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122. Social feedback, Depression, and Self Criticism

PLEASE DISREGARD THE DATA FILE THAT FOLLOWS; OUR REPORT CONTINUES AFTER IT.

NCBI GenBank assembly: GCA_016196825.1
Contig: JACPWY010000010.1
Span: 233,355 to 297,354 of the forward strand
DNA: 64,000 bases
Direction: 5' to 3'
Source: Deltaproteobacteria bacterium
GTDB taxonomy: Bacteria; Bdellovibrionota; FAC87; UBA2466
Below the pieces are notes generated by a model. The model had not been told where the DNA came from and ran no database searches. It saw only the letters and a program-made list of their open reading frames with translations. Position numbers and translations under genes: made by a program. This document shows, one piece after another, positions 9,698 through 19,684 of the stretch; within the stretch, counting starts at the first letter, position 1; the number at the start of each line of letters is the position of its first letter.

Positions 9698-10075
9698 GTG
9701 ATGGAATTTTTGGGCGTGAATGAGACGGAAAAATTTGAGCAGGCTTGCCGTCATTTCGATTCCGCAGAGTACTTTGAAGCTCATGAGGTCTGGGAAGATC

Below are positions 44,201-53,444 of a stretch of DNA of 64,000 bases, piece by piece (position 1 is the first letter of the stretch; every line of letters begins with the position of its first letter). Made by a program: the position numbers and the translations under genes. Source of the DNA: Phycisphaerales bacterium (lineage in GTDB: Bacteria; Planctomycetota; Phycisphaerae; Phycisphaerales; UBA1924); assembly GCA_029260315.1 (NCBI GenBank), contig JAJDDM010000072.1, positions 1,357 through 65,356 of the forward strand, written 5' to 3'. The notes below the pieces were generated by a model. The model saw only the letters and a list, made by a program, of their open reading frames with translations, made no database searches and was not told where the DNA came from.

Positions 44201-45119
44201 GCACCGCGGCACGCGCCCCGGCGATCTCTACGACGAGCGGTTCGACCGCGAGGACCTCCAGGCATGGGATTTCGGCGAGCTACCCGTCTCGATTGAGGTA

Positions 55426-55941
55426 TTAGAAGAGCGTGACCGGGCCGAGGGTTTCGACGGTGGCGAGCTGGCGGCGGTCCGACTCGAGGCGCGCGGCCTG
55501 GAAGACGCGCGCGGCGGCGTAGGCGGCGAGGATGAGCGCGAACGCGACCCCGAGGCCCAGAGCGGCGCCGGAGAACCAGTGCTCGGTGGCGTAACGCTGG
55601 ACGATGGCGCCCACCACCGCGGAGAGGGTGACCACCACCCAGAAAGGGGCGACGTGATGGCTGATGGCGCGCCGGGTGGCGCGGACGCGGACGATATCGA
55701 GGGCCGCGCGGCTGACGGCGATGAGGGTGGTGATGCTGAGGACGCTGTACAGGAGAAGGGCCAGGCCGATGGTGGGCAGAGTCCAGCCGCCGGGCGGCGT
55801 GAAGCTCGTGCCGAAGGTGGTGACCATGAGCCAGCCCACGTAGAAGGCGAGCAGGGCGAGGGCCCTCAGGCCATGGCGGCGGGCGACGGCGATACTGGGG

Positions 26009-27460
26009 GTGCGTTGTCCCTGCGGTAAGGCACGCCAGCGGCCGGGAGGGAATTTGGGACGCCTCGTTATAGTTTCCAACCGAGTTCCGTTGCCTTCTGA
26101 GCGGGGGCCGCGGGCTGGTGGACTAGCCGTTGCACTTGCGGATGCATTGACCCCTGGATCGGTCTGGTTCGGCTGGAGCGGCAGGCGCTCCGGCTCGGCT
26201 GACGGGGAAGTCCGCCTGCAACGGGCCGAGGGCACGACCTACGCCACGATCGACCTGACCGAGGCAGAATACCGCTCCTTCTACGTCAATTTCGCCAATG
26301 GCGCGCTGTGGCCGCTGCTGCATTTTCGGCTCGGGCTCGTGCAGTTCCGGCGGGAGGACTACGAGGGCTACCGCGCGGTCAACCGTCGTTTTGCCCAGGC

Social feedback plays an important role in risk for depression. We examined individual differences in responses to social feedback – criticism and praise – and compared two potential sources: parents and peers. Based on prior work (Hooley et al 2009) we created short critical, praising, and neutral social-feedback statements and asked 245 Mturk workers to rate them for self-relevance and to indicate the likelihood that their parents and peers would say these statements about them. Participants also completed depression and self-criticism questionnaires. Results showed that more depressed individuals rated critical statements as more self-relevant and rated praising statements as less self-relevant; importantly, self-criticism fully mediated this effect. A 3-way interaction emerged between depression severity, statement type (critical, praising, neutral), and statement source (parents, peers). Regardless of depression severity, peers (vs. parents) were perceived as more likely to say praising and neutral statements. However, individuals with mild depression (BDI<19) perceived peers and parents as similarly likely to criticize them, whereas individuals with moderate-to-severe depression perceived parents (vs. peers) as more likely to criticize them. Our results suggest that self-criticism is implicated in perception of social-feedback in depression, and highlight the importance of examining the role of parents vs. peers in depression risk.